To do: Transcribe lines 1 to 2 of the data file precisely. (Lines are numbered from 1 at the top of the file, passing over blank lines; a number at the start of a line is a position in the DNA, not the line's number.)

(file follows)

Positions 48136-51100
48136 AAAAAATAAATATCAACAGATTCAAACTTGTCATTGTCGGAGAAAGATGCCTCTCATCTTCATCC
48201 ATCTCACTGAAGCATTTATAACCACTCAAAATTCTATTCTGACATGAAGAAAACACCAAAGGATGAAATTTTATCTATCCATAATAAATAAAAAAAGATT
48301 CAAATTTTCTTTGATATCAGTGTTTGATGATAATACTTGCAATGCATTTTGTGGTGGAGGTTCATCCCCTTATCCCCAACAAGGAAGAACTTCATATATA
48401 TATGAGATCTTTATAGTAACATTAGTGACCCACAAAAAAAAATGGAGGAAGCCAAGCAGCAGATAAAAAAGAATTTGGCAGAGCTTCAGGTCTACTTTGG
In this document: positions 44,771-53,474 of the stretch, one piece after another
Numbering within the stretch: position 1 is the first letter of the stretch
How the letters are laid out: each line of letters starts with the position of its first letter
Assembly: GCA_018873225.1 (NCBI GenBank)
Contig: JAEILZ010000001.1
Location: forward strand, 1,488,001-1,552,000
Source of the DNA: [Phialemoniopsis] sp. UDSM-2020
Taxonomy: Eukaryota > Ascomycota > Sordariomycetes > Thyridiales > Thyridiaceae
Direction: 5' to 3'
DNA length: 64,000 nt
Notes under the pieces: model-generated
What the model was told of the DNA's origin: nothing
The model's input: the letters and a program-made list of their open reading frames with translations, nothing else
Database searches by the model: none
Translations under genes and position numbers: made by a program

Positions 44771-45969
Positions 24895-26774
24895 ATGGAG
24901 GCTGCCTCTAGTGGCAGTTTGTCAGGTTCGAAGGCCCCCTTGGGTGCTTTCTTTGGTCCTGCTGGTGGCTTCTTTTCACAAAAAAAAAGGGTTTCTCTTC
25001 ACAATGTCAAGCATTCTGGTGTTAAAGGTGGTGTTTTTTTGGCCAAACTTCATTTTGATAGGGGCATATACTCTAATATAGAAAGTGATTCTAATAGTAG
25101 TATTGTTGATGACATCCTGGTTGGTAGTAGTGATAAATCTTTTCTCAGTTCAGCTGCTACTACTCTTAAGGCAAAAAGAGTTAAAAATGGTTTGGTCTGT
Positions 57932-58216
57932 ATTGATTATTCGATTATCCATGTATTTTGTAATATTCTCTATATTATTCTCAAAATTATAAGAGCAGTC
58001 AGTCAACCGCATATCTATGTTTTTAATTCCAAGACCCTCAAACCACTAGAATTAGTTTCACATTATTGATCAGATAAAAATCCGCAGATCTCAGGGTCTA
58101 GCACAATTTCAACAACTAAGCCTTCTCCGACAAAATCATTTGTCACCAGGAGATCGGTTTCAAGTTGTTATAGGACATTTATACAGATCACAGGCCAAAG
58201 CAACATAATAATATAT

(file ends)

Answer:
Positions 48136-51100
48136 AAAAAATAAATATCAACAGATTCAAACTTGTCATTGTCGGAGAAAGATGCCTCTCATCTTCATCC